Pilates for Core Body Strength



Pilates is an exercise system that focuses on developing the body's core postural muscles which keep the body balanced and are essential to providing support to the spine providing strength, flexibility and awareness.

Exercises are generally done on a mat or directly on the floor and sometimes utilize pulleys and resistance.

The most significant benefit is the development of core strength and stability, which is the result of strengthening the superficial and deep abdominal and back muscles.

The fundamental principle is that the body is stable, able to move freely and gracefully if the core muscles are strong and performing properly.

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Pilates was formed by Joseph Pilates during the First World War with the proposal to improve the rehabilitation program for the many returning veterans. Joseph believed mental and physical health is essential to one another.

Joseph claimed his method has a philosophical and theoretical foundation. It claims not merely to be a collection of exercises but a method developed and refined over more than eighty years of use and observation.

According to practitioners, the central element is to create a fusion of mind and body, so that without thinking about it the body will move with economy, grace, and balance; using one's body to the greatest advantage, making the most of its strengths, counteracting its weaknesses, and correcting its imbalances.

The method requires that one constantly pay attention to one's body while doing the movements. Breathing also should be done with concentration, control, and precision and properly coordinated with movement.

The very large group of muscles in the center of the body - encompassing the abdomen, lower back, hips, and buttocks - are referred to as the "powerhouse". All energy begins from the powerhouse and flows outward to the extremities.

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Intense focus is demanded throughout the exercises when doing Pilates. For instance, the inner thighs and pelvic floor may be assessed when doing a standing exercise that tones the triceps.

Beginners are taught to pay careful attention to their bodies, building on very small, delicate fundamental movements and controlled breathing.

Every movement has a purpose and every instruction is vitally important to the success of the whole. To leave out any detail is to forsake the intrinsic value of the exercise.

The six Pilates principles are centering, control, flow, breath, precision and concentration, with the emphasis on quality over quantity. Rather than many repetitions for each move, significant results may be achieved by completing each exercise fully and with precision.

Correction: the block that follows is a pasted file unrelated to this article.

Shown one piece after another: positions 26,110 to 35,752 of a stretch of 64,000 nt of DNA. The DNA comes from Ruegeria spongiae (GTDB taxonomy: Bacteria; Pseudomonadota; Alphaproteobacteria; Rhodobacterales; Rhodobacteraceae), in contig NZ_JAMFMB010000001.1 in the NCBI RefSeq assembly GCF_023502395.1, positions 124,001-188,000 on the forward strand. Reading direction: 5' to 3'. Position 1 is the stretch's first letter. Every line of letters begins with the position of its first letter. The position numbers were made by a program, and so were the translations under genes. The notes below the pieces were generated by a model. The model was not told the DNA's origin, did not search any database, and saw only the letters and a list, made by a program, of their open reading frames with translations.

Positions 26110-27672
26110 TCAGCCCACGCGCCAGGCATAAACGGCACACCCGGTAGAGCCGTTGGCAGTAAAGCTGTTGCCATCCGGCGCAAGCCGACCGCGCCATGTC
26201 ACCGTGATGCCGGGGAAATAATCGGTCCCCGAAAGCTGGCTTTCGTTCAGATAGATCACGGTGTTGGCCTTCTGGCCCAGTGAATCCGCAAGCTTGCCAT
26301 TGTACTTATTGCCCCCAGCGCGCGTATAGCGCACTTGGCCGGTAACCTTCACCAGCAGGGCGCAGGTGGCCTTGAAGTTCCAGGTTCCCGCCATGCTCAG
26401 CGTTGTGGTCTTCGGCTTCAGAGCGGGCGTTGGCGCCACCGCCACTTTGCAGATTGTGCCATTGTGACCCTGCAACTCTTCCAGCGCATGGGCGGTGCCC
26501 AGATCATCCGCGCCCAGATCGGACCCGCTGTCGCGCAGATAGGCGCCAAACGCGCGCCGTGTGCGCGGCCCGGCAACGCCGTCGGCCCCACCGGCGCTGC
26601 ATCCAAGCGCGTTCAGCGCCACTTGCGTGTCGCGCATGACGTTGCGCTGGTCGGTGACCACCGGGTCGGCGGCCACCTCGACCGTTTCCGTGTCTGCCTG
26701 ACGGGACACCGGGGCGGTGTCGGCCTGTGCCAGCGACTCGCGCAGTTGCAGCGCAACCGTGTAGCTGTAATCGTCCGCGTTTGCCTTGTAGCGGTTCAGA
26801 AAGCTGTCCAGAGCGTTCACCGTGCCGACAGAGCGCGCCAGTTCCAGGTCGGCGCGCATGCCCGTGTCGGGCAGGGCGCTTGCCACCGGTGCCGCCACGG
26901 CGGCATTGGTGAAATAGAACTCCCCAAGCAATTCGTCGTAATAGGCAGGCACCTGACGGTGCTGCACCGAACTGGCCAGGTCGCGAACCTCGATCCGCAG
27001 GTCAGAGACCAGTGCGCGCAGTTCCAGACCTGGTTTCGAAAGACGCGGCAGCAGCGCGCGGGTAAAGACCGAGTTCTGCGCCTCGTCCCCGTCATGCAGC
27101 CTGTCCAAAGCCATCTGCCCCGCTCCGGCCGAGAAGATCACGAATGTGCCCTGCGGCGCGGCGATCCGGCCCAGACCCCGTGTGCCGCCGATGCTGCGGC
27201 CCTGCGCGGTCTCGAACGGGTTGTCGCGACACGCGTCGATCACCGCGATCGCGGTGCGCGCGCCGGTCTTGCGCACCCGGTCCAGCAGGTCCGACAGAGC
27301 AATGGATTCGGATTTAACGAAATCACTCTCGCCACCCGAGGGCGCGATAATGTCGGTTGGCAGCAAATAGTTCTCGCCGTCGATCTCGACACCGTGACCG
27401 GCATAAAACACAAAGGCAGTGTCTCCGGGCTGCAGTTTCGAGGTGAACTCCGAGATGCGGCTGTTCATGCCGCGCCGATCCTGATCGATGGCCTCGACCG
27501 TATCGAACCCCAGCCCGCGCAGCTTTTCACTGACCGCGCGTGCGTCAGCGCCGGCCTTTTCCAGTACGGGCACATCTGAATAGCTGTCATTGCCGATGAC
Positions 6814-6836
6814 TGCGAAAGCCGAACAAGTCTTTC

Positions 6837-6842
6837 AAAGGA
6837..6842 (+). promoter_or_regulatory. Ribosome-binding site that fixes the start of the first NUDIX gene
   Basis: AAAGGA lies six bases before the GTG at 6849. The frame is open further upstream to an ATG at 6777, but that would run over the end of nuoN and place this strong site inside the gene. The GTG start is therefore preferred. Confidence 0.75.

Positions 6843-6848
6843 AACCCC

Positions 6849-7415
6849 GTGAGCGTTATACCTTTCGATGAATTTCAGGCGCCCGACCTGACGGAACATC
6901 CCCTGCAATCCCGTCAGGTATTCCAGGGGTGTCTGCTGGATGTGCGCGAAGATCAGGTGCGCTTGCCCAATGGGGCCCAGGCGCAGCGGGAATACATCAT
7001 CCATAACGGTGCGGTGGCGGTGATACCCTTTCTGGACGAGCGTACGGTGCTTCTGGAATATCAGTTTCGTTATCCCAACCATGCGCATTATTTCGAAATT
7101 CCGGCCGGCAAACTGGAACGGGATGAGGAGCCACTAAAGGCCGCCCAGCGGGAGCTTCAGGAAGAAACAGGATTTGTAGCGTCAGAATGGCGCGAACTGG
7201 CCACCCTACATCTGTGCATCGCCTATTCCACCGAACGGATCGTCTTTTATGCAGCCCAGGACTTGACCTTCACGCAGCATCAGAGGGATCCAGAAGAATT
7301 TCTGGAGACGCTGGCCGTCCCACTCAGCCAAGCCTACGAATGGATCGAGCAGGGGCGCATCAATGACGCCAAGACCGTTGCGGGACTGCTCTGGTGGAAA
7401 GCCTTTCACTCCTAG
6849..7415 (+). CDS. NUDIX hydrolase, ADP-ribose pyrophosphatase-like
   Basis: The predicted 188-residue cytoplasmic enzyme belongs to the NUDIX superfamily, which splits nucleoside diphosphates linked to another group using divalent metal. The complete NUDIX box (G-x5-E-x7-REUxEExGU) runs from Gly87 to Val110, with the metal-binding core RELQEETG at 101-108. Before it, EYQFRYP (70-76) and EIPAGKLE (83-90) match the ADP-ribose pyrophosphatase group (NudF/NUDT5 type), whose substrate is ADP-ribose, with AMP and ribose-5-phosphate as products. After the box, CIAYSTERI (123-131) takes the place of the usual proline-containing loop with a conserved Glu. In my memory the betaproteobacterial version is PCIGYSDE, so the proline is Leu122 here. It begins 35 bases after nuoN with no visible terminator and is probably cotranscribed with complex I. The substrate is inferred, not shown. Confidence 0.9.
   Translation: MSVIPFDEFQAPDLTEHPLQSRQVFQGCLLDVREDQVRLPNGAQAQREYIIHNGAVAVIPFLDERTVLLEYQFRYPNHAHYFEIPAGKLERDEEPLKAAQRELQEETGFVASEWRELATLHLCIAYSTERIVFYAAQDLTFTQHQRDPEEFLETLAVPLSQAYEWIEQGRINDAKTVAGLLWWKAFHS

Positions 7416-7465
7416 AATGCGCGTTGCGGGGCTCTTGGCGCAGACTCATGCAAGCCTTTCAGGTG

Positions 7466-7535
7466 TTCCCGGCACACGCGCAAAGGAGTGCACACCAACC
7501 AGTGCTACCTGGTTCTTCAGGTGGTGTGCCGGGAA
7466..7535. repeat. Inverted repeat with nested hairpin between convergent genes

Six principles:

  • Centering: Bringing focus to the center of the body or the core.
  • Control: Completing exercise with muscular control.
  • Flow: Completing exercise in a fluid and even manner.
  • Breath:
  • Completing exercise using a very full breath thinking of the lungs as strong pumps to bring the air fully in and out of the body.
  • Precision:
  • Sustaining exercise with awareness of each movement.
  • Concentration: Completing exercise with full commitment and attention to each movement.

Here are some helpful tips:

  • Warm up: As the exercises are focused on slow and precise movements, it is important to prepare by warming up with basic stretches and sitting down and breathing deeply.
  • Bend your knees: Bending your knees help support your back and reduce undue strain on your back muscles. Beginners can start with knees bent and feet resting on the floor. Once you are comfortable with this you can lift your legs above the ground (with your knees bent and shins parallel to the ground) to increase the resistance to your lower abdominal muscles.
  • Lower your legs: You can increase the challenge by outstretching your legs when they are in the air and as low as you can without touching the floor. However, be sure not to put strain on your back by lifting your legs if your back starts to arch as you lower your legs.
  • Watch your head placement: Allow your head to rest on the ground while doing your exercises if you have neck or back problems. By allowing your head to rest on the ground, you can reduce the strain on your neck.
  • Pull in the abdominal muscles: Be sure to pull in the abdominal muscles using a neutral spine (natural curve of the spine still present) and with a deep breath.
  • Find your neutral spine position: This is essential for all exercises and promotes good alignment of all body parts.

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Finding your neutral spine:

  • Rest on your back on the floor with your feet flat on the floor and your knees bent. Rest your arms to your side and point your toe in line with your legs (not to the side). Line up your legs so that your hips, knees and heels are all in one line.
  • With your body relaxed, breathe deeply into the back of your rib cage and let it fill sideways rather than lifting your chest.
  • Imaging a champagne glass sitting upright just below your belly button. Keep this area flat (so that your champagne glass does not fall over) by allowing the muscles in that area to drop towards your spine while keeping your pelvis still.
  • Your lower back should not touch the floor but should be close to the ground and relaxed.
  • Take a moment feeling this position while relaxing and breathing fully. This is your neutral spine position.

Pilates can be learned one on one with an instructor, in a group setting, or even from videos, making it affordable and enjoyable for most everyone. Remember: if any type of exercise is new to you start off slow with short sessions and build your way up gradually. If you have any health concerns or medical conditions be sure to check with your doctor for advice before you begin a program.

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